- 1 Australia Road Trip: 1000km on the South East Touring Triangle
- 2 Melbourne: The City Base
- 3 Australia Road Trip Day One: The Yarra Valley – Healesville Sanctuary and Vineyard Rambling
- 4 Australia Road Trip Day Two: Dandenong Ranges and Phillip Island’s Conservation
- 5 Australia Road Trip Day Three: Cape Wollomai (Philip Island) & Mornington Peninsula
- 6 Australia Road Trip Day Four: Mornington Peninsula
- 7 Australia Road Trip Day Five: A Taste of the Great Ocean Road and Mt.Rothwell
- 8 Things to Know About an Australia Road Trip Staring in Melbourne:
Australia Road Trip: 1000km on the South East Touring Triangle
My memories will always be filled with the long, sunny days. Of afternoons spent sipping on local wines in the manicured green of endless vineyards, flanked by the brightest of blue skies. Where towering, white waves crashed against the shoreline as I tried to stand up on my surfboard to hitch a ride on their journey forward, and where wandering a forest or a wilderness patch of land for even a short hour, felt like losing yourself for half a day.
I was told that some of Australia’s best road trips start in Melbourne – one of them being the ‘South East Touring Triangle’.
For a week I had the opportunity to put such acclaim to the test, with a 1000km round trip that took me though a huge chunk of the most compact state in all of Australia – Victoria.
It lives up to its title of being the ‘Garden State’. Here I experienced everything from vineyard filled valleys, dense forests, vast conservation and wildlife hinterland, the window to the start of the Great Ocean Road and worldwide acclaimed surf beaches.
Every scenic and action-packed highlight of my five-day trip on the road was always within a two-hour radius of Melbourne, making this road trip a far cry from the hours long, wilderness-laden drives often pictured of the country.
Melbourne: The City Base
My Australia road trip in Victoria wouldn’t have been the same without digging deep into its capital, Melbourne. One of the world’s ‘most livable cities’, it sprung from the gold rush in the mid 1800’s, where today a scattering of colonial architectural pokes through as a window of its short history. It is compact and easily navigable, but heavy on the cultural and activity spectrum – sports and entertainment venues in droves, riverside cool and eclectic neighbourhoods, quirky fast food outlets and gourmet restaurants, gritty laneways and glistening towers.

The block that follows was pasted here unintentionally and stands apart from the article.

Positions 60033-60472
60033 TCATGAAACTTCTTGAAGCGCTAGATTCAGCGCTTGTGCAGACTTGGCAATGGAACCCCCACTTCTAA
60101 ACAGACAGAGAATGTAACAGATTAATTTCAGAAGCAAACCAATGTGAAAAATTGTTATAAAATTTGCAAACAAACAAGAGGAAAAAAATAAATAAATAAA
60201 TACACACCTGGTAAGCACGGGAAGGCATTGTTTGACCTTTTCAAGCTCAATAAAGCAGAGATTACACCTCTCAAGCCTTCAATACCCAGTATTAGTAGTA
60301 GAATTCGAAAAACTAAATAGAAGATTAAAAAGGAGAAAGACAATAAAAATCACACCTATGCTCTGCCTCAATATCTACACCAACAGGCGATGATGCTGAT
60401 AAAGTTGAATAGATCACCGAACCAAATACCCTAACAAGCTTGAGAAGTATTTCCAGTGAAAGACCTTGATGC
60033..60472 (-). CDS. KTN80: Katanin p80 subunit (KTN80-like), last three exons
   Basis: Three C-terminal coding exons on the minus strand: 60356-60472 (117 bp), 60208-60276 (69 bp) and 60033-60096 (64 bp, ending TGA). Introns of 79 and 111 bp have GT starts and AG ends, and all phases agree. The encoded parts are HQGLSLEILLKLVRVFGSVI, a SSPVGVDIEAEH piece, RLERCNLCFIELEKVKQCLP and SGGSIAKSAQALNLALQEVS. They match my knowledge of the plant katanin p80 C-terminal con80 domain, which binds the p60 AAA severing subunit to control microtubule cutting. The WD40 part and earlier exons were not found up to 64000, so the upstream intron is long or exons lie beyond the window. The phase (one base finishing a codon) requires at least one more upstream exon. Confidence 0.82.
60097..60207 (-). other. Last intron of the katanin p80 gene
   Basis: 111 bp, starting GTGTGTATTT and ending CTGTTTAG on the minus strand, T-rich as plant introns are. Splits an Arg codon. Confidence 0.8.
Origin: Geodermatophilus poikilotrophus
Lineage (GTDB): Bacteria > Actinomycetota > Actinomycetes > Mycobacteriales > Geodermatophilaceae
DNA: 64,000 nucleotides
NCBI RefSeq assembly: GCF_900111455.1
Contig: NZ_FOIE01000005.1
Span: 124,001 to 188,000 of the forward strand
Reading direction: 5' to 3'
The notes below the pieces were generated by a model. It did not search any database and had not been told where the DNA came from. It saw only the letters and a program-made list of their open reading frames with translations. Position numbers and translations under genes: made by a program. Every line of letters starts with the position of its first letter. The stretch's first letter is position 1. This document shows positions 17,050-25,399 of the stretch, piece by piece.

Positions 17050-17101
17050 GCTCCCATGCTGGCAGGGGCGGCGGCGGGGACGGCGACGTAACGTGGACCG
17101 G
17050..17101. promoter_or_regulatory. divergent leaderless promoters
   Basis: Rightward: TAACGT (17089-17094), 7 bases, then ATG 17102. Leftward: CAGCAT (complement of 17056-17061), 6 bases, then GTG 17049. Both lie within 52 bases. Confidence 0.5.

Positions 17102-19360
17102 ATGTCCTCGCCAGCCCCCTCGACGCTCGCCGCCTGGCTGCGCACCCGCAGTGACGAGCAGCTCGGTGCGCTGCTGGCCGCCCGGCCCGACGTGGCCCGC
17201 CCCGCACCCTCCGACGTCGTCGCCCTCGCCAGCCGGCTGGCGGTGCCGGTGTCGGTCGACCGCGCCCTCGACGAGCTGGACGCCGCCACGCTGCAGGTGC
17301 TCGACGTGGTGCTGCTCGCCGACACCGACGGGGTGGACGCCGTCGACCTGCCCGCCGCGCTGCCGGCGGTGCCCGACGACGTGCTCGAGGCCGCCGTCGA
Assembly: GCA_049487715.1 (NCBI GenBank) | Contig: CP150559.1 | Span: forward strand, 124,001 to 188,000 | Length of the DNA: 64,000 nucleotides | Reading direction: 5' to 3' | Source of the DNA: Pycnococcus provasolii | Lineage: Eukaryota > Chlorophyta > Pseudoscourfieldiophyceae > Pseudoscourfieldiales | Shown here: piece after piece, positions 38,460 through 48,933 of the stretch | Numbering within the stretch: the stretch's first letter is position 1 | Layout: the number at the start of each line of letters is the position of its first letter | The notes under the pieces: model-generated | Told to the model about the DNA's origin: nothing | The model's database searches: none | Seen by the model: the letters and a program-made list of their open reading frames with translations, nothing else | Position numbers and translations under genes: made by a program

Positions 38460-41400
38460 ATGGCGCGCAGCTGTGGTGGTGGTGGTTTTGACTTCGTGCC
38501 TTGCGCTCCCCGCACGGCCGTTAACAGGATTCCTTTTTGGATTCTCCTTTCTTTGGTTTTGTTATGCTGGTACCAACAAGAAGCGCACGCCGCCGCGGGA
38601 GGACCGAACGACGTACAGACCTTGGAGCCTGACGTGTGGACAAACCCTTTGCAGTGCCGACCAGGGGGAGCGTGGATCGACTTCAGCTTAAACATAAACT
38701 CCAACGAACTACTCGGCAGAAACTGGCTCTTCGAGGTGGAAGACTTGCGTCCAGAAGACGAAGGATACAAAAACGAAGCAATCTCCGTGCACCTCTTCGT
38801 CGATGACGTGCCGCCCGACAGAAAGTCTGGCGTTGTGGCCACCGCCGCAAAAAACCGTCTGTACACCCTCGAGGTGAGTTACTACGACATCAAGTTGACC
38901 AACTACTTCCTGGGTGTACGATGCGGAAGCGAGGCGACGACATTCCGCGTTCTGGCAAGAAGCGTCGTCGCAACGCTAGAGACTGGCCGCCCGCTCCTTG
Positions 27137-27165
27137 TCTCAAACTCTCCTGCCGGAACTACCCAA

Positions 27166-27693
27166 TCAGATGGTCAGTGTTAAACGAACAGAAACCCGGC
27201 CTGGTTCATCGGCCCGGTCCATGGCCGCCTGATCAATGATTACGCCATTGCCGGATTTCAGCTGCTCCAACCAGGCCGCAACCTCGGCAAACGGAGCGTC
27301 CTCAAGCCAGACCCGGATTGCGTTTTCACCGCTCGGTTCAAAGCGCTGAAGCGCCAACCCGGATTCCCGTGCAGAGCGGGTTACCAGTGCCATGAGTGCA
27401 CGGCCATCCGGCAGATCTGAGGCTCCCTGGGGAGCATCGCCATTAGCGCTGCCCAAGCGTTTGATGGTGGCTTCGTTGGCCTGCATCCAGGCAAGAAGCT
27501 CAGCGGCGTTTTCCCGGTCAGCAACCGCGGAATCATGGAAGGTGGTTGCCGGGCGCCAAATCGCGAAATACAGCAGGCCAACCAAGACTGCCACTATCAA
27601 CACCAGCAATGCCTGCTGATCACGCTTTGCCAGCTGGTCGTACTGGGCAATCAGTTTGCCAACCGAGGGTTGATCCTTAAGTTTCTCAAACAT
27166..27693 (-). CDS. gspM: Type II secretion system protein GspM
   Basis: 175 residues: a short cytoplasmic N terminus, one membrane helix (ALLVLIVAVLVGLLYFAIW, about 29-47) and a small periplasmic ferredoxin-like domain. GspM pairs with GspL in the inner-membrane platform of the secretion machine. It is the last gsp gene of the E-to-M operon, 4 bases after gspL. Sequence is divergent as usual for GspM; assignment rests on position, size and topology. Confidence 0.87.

I (traditionally) met a friend under the clocks at Flinders station and dined on the riverfront, dabbled in an art exhibition, devoured an infamous Melbourne breakfast or two at swanky eateries like Cumulus, and found all manner of boutique stores, hidden bars (including the Gin Palace) and ultra-cool hipster cafés.
Much of Melbourne’s highlights and best-kept secrets are concealed down historical arcades and laneways – the signature of Melbourne’s unique culture. Without a local in tow, you might just miss the best of what the city has to offer. I spent three hours on a Melbourne ‘Hidden Secrets’ tour – the city’s original laneway touring company, uncovering a side to Melbourne that is hidden from first glance. I was able to find the best architectural elements, wander local design and concept stores, meander historically rich and opulent arcades, and indulge in local hangouts that gave insight into artistic focus of the city.
The afternoon was dedicated to learning more about the art movement in the city’s old laneways with Blender Studios and their Melbourne Street Tours. The Melbourne Street Art movement burst into life around 2001, and now includes everything from huge graffiti works, throw-ups, stencils, paste-ups and lanes covered in everything from re-purposed junk and bat-winged Barbie dolls. It’s here you will also get to witness the Rooftop Honey project in action – where hives have been placed on roof spaces of cafes, restaurants and hotels in and around Melbourne for bee conservation whilst creating delicious honey. Artists from Blender Studios, such as my guide Junky, teach you all about the urban movement here while taking you to the best artworks and the most famous of lanes including ‘Hosier’ and ‘Blender’, where you get to meet the artists back at the studio, on the lane that contains some of the city’s earliest murals and designs.